Housing Benefit size restrictions in social housing
If you live in a council or housing association home and claim Housing Benefit to help you pay your rent, your Housing Benefit may be cut. This could happen if your home is considered too large for you. This is also known as the 'bedroom tax', the ‘under-occupancy charge’, the ‘social sector size criteria’ and the ‘removal of the spare room subsidy’. These cuts started in April 2013 and you may have had your Housing Benefit cut then. However, your Housing Benefit could be cut at any time for this reason if you move to a bigger property or if there is a change in the number of people living in your household which means that your home is now considered too big for you.
This page can help you find out if you are affected
When might you be affected
If you rent your home from a social housing landlord (also referred to as a public sector landlord) such as the council or a housing association and you are of working age, your Housing Benefit may be cut. This could happen if your home is considered too large for you - for example, if your children have grown up and left home and you now have a spare bedroom.
You won't be affected if you or your partner are no longer of working age. This is the age at which you can get Pension Credit. If you're a woman, this is the same as your State Pension age. If you're a man, it's the State Pension age for a woman the same age as you. It doesn't matter whether you actually get Pension Credit, or whether you're still working or not, it's about whether you're counted as being over working age.
When will your home count as too big for you?
If you have more bedrooms than the government says you need, your home will be counted as being too big for you. If this happens, you could lose some or all of your Housing Benefit.
It's normally up to your landlord to say how many bedrooms your home has. Your tenancy agreement will usually say this.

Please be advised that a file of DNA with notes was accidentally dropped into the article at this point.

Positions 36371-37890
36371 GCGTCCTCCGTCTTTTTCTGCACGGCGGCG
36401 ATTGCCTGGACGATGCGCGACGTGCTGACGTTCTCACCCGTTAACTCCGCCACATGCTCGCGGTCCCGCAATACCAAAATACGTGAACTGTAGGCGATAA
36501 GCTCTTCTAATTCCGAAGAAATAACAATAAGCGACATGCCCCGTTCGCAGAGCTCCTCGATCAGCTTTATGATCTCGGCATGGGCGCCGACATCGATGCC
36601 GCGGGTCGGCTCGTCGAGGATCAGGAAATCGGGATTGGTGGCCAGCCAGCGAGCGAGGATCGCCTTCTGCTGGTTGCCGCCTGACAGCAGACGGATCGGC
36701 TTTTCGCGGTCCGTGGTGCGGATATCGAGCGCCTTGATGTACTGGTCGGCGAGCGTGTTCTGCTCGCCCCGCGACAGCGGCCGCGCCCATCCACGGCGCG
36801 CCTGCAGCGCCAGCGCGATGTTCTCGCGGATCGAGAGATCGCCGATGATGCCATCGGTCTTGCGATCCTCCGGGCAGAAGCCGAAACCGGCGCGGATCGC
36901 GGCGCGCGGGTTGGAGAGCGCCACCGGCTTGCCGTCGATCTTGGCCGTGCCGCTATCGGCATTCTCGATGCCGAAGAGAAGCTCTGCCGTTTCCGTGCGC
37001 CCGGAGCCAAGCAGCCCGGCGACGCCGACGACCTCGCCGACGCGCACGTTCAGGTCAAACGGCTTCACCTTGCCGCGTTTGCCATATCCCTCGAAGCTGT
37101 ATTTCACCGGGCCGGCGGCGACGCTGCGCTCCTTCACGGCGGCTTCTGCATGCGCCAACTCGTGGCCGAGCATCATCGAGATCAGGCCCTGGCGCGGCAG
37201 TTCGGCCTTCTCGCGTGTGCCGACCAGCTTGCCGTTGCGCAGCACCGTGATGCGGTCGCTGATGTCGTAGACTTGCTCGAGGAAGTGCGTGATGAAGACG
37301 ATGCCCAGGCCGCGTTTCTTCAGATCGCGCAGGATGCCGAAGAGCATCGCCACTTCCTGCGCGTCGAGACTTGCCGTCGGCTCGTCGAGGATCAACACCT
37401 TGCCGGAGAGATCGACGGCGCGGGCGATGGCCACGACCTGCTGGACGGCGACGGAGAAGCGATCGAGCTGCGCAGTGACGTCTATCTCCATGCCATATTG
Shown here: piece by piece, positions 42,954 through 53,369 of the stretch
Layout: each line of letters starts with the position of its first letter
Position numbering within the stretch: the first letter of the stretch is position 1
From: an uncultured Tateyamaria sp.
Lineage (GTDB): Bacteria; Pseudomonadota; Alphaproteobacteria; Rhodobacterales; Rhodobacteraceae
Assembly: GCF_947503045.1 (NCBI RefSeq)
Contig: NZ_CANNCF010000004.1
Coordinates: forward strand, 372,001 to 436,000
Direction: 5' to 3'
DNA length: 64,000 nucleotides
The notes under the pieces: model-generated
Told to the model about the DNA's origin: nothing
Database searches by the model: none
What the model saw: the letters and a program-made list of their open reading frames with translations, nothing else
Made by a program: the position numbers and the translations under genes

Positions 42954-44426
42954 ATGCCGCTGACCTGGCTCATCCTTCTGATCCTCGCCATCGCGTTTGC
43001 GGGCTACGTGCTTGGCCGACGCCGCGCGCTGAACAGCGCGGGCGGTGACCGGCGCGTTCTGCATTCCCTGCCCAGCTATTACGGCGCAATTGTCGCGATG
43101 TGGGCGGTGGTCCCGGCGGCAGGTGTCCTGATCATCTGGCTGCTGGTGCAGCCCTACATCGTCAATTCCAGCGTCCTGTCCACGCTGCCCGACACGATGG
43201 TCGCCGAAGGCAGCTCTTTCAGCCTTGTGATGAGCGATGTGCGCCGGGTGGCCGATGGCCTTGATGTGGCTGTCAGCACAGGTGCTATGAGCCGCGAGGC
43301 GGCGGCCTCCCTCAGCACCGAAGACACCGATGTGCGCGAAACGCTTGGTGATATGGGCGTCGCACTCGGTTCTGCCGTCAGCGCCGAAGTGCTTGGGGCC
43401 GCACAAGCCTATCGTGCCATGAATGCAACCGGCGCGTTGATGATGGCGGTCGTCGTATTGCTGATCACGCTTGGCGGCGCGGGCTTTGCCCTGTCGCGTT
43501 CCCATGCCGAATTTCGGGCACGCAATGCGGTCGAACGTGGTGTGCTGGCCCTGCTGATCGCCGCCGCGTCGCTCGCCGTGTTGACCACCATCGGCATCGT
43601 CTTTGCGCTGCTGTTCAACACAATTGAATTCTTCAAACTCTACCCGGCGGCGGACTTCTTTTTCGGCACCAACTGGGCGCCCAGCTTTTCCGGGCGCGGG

You're allowed 1 bedroom for each person living in your home unless they're expected to share. 2 people are expected to share 1 bedroom if they're:
- 2 adults in a couple
- 2 children under 10
- 2 children under 16 if they're the same sex
Adults in a couple don't have to share a room if one of them has a disability which means they have to sleep apart. The disabled partner also needs to get a disability benefit.
A child is allowed their own bedroom if they have a disability that means they can't share a room.
Find out more about when disabled children and adults don't need to share a room.
For example, Mr and Mrs Bell live in a 2 bedroom flat. They don't have any children, and neither of them has a medical condition that stops them sharing a room. Under the rules, they'll have 1 spare bedroom. They'll get less Housing Benefit as a result.
Getting an extra bedroom for someone who doesn't live with you
You can get an extra bedroom for a person who doesn't always live with you if:
- you have an adult child in the Armed Forces
- you're a foster carer or a kinship carer
- someone who lives with you needs an overnight carer
Otherwise, you can only have a bedroom for people who live with you all the time. This means you'll get less Housing Benefit if you have a spare room for children who've moved out but sometimes come to stay.
If someone normally lives with you but is away from home, they still count as living with you, if they meet these conditions:
- they intend to return to live with you
- you haven't sublet their room
- if they're in the UK, they aren't likely to be away for more than 13 weeks
- if they're outside the UK, they aren't likely to be away for more than 4 weeks
Someone can still count as living with you if they're away for up to a year if they both:
- intend to come home
- are in hospital or away studying or training
What happens if your home is too big for you?
If your home is considered to be too big for you, the rent used to work out your Housing Benefit (including any eligible service charges) is cut by:
- 14% if you have one spare bedroom
- 25% if you have two or more spare bedrooms.
This means you get less Housing Benefit than you would otherwise do. Some people may lose all of their Housing Benefit, particularly if they were only getting a small amount to start with.
You may also be affected by the benefit cap, which is a cap on the total amount of benefits you can get.